Get your copy today – Book One FREE for download HERE

Inteachán – Book Five: The Tallest Tower Crane 5: 25 ‘something more normal’

After supper Mac, Gilly, and Iseult sat talking by candlelight. Washed and trimmed, Mac was back to something like his old self and whilst his friends were thrilled to see his return, they both still felt that something was not quite right.

‘We need to make a bed for Inteachán somewhere,’ Mac continued. ‘I want her to feel really welcome when she gets here.’

Mac sighed.

‘She has been away for a good while now and I don’t want anything to make her regret her returning.’

‘Other than the messianic pressure that keeps being piled upon her?’ asked Iseult.

‘She is only twelve, you know. Doesn’t she deserve something more normal for a girl her age?’ said Gilly.

‘Normal?’ replied Mac. ‘When was that ever a consideration?’

Inteachán – Book Five: The Tallest Tower Crane 5: 20 ‘a sunny dappled playful meadow’

The clouds now part and the Crowley-Baird Inc. logo appears as if the sky was a giant screen. Behind the logo is a sunny dappled playful meadow and as the sunshine in the picture slowly fades the logo is replaced by the words ‘Terminal Transit.’ An automated voice begins to speak.

‘On behalf of everyone at Crowley-Baird Inc. we would like to welcome you all to Terminal Transit.’

The film playing now fades in to a beautiful sandy beach with slowly lapping waves and a hammock gently moving between two palm trees.

‘Congratulations to you and your planet for having been selected.’

Inteachán – Book Five: The Tallest Tower Crane 5: 13 ‘the ultimate reality television show’

The city continued to be pulled apart and as it was so the significance of records and metrics came once more to the fore.

It wouldn’t be a genocide without the concomitant cataloguing and noting and so the task fell to an army of hastily-appointed trustees with a civil service background to collect the last will and testament of every citizen.

Like the ultimate reality television show, everybody began to be forced at gunpoint to leave a record on video of who they once were.

Once their message was recorded, they were herded back to whichever landmark they had been assigned to destroy and the process continued.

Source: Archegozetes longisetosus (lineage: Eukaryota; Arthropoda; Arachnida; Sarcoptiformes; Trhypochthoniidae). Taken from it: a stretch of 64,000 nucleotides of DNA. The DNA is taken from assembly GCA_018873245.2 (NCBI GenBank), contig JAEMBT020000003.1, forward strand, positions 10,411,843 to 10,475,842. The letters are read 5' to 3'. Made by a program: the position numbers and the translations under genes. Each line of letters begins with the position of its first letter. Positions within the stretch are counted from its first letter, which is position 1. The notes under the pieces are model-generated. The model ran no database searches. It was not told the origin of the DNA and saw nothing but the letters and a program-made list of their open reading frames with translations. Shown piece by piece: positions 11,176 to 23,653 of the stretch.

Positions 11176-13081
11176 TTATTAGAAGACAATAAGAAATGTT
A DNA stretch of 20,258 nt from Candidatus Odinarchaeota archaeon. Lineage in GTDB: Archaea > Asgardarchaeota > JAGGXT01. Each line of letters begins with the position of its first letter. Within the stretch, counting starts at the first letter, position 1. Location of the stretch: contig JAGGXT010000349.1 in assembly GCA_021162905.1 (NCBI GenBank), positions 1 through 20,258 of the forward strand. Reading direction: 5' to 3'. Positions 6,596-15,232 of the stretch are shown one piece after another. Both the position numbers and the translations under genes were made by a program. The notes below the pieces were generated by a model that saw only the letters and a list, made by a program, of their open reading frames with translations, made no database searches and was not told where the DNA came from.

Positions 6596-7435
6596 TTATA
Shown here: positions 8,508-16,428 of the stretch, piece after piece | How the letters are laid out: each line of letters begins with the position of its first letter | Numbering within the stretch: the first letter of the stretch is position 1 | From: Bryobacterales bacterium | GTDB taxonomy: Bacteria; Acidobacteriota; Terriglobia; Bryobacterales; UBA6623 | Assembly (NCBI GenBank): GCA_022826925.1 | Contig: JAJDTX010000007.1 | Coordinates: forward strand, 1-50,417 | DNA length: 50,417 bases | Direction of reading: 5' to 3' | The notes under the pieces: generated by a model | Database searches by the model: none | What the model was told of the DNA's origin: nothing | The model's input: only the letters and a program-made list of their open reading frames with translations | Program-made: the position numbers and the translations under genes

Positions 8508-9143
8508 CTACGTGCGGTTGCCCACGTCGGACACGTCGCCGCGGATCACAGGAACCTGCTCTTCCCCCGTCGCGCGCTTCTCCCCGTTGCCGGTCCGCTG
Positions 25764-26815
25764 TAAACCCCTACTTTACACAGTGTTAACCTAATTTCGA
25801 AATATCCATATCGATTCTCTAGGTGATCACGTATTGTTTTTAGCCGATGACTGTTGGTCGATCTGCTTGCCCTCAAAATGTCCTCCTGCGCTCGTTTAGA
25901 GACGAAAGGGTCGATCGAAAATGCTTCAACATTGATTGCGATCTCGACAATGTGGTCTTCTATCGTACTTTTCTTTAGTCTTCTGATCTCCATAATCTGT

Inteachán – Book Five: The Tallest Tower Crane 5: 8 ‘a simply broken soul’

Gilly was also worrying about Mac who, by this stage, was little more than a simply broken soul. Mac refused to leave his post by the canal and no amount of pleading from his friends could make him change his mind. All anyone could now do was to try and make sure Mac ate something every now and again and was as comfortable as possible.

With every passing day Mac’s vigil seemed more and more hopeless.

‘If Inteachán was coming back,’ Gilly said to Iseult, ‘then surely she would be back by now.’

Iseult smiled sadly.

‘I fear you are right, Gilly,’ she said. ‘I also fear that this will be the death of Mac.’

Inteachán – Book Five: The Tallest Tower Crane 5: 3 ‘with hammers and chisels’

As the queues formed so people were appointed to civic landmarks and other cultural sites in the city and charged with their demolition. This phase of Terminal Transit required the population to destroy historic buildings with hand tools so as to make the destruction last longer and feel more significant to those forced to take part.

Under the watchful eye of the Defence Force whole families started dismantling  their appointed landmarks brick by brick, forced to work in return for the smallest of rations.

At night, these same families slept pitifully on the streets beneath ripped tarpaulins and other paltry shelters, huddled together in their absolute misery.

Terminal Transit – Irish, Apocalyptic, Science Fiction, Horror Novel


A brilliant research student discovers a plot fulminated by demons from another dimension and kills himself in the process. The fate of the world is left in the hands of an elderly academic and a mysterious orphan.

Using the facts surrounding Ireland’s economic collapse in 2008 as its starting point, Terminal Transit is an apocalyptic adventure dealing with death and destruction in a Dublin slowly devastated by demonic intervention.

Can the end of the world be avoided?

Or is this planet simply scheduled for Terminal Transit?

Terminal Transit,

Chapter II ‘A New Signal’

Verse 2

The audience never came home from the homecoming concert. Not one single member. For a country well versed in statues bleeding, springs springing forth at the roadside, and many other modern-day miracles and mysteries, the disappearance of the audience left everyone totally baffled. A thorough forensic sweep of the stadium didn’t reveal a single, solitary clue. The newspaper headlines took up the story.